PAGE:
With the lockdowns implemented due to the pandemic, children are at home all the time and are heavily-immersed in social media. Impose rules on gadget use and make sure you know who your child’s friends are. It’s never too early to discuss with them the dangers of connectivity and types of dangerous people lurking online.
Limiting screen time won’t only improve your child’s health. It can also contribute to their mental health by knowing how to screen negative news. The aim is not to prevent them from accessing information, but rather to prevent only negative thoughts from sticking into their minds. What you may do, then, is to discuss the news and consider all angles–whether positive or negative.
- Play with Your Child
All work and no play doesn’t just make a person dull, it can also make one unhappy and depressed.
Amid hectic schedules and in between helping your child with school activities and distance learning, find time to squeeze in play time.
Being silly and laughing may boost the immune system and augment your child’s mental stability. Playing may even help your child develop a healthier emotional state and may help them become less susceptible to anxiety and depression.
The benefits of playing seem endless. Through play, children learn how to follow rules, make decisions, solve problems, play with their peers, develop self-control, and handle emotions, especially after a loss.
- Allow Your Child to Process “Negative” Emotions
If there’s one thing a lot of us learned in the movie, Inside Out, it’s how to recover from a traumatic experience by going through the process of anger and grieving, which are perceived to be ‘negative’ emotions that we ought to avoid.
Mental health resiliency involves going through all these feelings, whether it’s sadness, frustration, anger, or grief. By not skipping over these emotions, it’ll be easier for the child (or adult) to recover from unfavorable situations. Mental health resiliency may help individuals recover and move on at a faster pace.
- Communicate Honestly, but Stay Optimistic
As parents, we want to shield our child away from negativity. However, it’s not recommended to mask the harsh realities of life as this could generate a negative impact.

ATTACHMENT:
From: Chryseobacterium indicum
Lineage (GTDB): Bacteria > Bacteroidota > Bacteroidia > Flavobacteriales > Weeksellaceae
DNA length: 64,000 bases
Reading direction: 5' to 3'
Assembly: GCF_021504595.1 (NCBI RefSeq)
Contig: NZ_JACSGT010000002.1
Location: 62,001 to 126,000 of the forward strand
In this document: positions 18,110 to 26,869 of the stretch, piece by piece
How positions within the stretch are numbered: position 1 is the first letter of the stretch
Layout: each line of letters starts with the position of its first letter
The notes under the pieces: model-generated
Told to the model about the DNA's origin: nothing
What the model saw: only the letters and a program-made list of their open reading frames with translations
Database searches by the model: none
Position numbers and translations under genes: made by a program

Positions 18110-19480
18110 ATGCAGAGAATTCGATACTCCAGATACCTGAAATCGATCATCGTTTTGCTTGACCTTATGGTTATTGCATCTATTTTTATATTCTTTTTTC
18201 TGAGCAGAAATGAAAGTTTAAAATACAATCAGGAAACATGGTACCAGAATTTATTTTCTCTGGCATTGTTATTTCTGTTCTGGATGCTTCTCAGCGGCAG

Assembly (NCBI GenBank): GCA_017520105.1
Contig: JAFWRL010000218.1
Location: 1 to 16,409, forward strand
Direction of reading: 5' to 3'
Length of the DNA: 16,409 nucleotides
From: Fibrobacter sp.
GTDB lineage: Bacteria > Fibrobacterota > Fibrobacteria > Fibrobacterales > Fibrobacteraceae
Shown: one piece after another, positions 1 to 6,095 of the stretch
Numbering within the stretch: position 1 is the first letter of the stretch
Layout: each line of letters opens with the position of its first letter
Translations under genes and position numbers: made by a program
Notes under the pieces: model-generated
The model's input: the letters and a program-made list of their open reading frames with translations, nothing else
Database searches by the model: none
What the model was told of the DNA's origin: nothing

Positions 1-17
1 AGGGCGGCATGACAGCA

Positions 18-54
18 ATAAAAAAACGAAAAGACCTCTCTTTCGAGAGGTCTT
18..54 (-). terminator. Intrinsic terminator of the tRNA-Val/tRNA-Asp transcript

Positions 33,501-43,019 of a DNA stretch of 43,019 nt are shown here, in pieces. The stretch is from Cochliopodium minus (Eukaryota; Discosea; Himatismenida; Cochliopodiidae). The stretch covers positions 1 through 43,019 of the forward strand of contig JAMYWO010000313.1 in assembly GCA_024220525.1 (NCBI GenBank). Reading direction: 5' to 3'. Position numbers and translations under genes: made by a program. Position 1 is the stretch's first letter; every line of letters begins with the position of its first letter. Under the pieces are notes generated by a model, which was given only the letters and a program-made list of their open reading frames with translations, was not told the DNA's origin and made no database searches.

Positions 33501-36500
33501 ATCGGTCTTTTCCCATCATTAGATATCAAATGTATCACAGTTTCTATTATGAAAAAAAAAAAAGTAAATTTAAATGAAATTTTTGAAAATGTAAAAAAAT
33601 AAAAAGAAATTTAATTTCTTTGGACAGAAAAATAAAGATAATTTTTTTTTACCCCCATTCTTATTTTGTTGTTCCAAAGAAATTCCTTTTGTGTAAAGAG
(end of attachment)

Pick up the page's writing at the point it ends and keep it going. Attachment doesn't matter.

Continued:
Thanks to social media and the internet, children have access to almost anything. If they don’t get all the angles of a story, it may cause them to take things negatively. Always take time to discuss issues with your child and be open to difficult questions. Answer in an honest manner but don’t dwell on the negative or talk only about the positive.
For instance, the COVID-19 pandemic lockdowns may have restricted peoples’ movements, but, on the bright side, you get to spend more time with your kids and loved ones.
- Teach Your Child Mindfulness Methods
Mindfulness is the new buzzword in personal development and self-care. Broadly speaking, it’s the practice of being aware of the present moment, and acknowledging the thoughts, emotions, and sensations happening at the moment.
This technique is used in therapy, and is said to be helpful in dealing with negative emotions, especially anxiety. Additionally, mindfulness is believed to encourage a child’s decision-making skills and self-confidence.
Teach your child to remember the acronym, STOP, when faced with a stressful situation:
- Stop whatever it is you’re doing
- Take a deep breath and feel the air coming into your body
- Observe your surroundings, as well as feelings and sensations
- Proceed after processing everything and thinking about what to do next
Ideally, you should practice this mindfulness exercise first before doing it together with your child. You also have the option to combine it with other relaxation techniques, such as breathing exercises or yoga.
- Provide a Stable and Nurturing Environment
Always create a stable environment where your child can expect to enjoy your loving, nurturing, and understanding side. Part of this is ensuring that your child feels taken care of and they are happy and relaxed at home. Proving a peaceful home environment not only helps your child maintain physical health but mental stability, as well.
When to See a Doctor
If you suspect that your child may have serious health problems via the signs discussed in the earlier part of this article, contact a mental health specialist right away or seek a referral from your pediatrician.
You may be asked to describe the behaviors or signs that you’re most worried about so it helps to keep in touch with your child’s friends and teachers to know whether there are other red flags that you may have missed.
Mental health issues may be more pervasive than earlier thought. If left untreated, they can have serious long-term impacts on a child. Practice the methods discussed in this article to protect your child’s mental health amid difficult and stressful times.
If you think something is wrong with your child or children, immediately contact a medical professional for help and information.